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Antivaccine nonsense Bad science Medicine Politics Popular culture Television

Sharyl Attkisson is back, and she’s flogging a new-old antivaccine conspiracy theory

As a reporter with a decade-long history of credulously reporting antivaccine conspiracy theories and pseudoscience as news, Sharyl Attkisson is an old “friend” of the blog. This time, she’s reporting a new-old conspiracy theory about the Autism Omnibus proceedings. I say “new-old” because she tries to mightily to produce a new version of the central conspiracy theory of the antivaccine movement.

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Antivaccine nonsense Autism Bad science Medicine Pseudoscience

Dr. Andrew Zimmerman: A useful idiot for the antivaccine movement

Dr. Andrew Zimmerman issued a press release claiming he had been misrepresented in a news report by antivaxer Sharyl Attkisson. He wasn’t. Rather, he’s been a useful idiot for the antivaccine movement.

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Antivaccine nonsense Medicine Pseudoscience Skepticism/critical thinking

Vaccines didn’t cause the obesity epidemic, RFK Jr.’s lies not withstanding

Robert F. Kennedy, Jr. published an article claiming that vaccines and glyphosate are responsible for the obesity epidemic. Too bad he cited the work of longtime antivaccine cranks.

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Antivaccine nonsense Bad science Medicine Pseudoscience Quackery Skepticism/critical thinking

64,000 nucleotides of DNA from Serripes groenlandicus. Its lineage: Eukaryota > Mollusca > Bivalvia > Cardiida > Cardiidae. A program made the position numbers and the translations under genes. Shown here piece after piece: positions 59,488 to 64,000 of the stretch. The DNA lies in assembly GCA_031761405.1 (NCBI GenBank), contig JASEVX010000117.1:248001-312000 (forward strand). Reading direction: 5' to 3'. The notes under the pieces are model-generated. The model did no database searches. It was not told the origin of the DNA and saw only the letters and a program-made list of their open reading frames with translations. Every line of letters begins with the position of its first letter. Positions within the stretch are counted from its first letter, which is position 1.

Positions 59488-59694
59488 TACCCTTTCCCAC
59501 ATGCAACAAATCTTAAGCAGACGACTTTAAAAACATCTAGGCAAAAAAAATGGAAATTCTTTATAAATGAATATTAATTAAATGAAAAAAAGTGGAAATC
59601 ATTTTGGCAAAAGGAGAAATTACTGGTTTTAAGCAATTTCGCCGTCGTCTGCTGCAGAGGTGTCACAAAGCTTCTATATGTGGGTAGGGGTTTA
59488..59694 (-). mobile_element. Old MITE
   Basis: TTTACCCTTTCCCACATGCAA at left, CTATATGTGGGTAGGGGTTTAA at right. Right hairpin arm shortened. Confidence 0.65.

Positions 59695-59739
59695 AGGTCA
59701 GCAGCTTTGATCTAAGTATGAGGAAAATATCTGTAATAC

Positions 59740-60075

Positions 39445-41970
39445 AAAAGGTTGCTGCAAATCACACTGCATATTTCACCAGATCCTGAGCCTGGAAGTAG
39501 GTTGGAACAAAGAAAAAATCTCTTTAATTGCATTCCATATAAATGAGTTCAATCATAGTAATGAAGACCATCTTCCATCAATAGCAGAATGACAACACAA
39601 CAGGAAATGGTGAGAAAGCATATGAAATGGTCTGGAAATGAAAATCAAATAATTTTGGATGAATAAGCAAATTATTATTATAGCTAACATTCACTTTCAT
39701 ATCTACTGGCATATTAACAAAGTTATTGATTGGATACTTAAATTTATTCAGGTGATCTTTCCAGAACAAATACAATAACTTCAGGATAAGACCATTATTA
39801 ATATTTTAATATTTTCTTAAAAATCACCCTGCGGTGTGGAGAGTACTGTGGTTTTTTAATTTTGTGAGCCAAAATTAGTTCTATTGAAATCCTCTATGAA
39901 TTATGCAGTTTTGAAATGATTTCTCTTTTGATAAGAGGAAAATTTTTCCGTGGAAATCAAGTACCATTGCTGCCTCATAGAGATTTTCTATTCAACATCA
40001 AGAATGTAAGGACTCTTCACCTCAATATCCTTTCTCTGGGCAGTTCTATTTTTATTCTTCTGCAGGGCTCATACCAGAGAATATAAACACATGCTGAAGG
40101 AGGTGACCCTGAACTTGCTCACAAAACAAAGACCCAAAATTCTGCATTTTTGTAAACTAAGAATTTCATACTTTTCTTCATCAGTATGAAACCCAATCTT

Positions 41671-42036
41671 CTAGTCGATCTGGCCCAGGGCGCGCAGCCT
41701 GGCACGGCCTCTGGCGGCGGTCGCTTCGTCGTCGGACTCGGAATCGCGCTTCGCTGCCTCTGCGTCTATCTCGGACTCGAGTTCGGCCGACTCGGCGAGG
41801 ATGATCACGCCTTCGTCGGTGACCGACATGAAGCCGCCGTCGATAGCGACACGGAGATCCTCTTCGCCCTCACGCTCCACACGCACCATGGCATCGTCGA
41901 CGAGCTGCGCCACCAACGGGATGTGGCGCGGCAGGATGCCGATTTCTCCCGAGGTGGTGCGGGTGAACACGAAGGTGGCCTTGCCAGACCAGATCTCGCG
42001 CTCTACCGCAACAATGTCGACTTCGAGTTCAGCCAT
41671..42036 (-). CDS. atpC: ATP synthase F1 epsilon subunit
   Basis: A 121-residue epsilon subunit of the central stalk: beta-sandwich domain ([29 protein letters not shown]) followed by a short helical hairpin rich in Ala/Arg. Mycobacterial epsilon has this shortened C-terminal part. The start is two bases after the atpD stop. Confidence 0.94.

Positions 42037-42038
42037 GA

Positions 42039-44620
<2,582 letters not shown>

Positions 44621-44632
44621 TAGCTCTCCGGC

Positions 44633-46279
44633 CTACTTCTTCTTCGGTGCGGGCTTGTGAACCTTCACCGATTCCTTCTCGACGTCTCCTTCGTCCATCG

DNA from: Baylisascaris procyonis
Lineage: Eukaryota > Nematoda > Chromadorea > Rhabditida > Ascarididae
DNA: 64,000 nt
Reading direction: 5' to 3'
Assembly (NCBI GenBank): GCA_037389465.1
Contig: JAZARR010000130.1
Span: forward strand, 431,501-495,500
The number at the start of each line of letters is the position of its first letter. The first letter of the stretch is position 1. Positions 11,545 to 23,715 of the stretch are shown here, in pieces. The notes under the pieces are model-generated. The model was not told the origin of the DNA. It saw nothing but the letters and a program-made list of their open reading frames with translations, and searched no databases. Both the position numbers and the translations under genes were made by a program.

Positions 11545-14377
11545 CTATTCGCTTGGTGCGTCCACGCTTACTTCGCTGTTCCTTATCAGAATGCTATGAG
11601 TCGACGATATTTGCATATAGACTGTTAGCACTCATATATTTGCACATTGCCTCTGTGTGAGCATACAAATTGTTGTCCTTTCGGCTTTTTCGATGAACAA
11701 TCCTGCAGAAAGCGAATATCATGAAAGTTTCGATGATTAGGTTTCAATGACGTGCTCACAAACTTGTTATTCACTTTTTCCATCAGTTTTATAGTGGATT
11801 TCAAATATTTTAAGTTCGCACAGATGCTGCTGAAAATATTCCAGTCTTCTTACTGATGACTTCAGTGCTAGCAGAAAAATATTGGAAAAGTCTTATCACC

COVID-19 vaccines, prion disease, and Alzheimer’s: Another old antivax lie is new again

Antivax immunologist J. Bart Classen recently published a paper claiming that mRNA-based COVID-19 vaccines can cause prion disease leading to neurodegenerative diseases like Alzheimer’s dementia. What are prions, and can these vaccines cause prion disease? Unsurprisingly, Classen is just wildly speculating based on highly implausible biology.

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Antivaccine nonsense Bad science Medicine Pseudoscience

Scientific review articles as disinformation

Antivaxxers have always written dubious scientific review articles to try to make their wild speculations about vaccine science seem credible. Usually such articles wind up in bottom-feeding journals. Unfortunately a recent pseudo-review article was published by an Elsevier journal, making it seem more credible when it isn’t.

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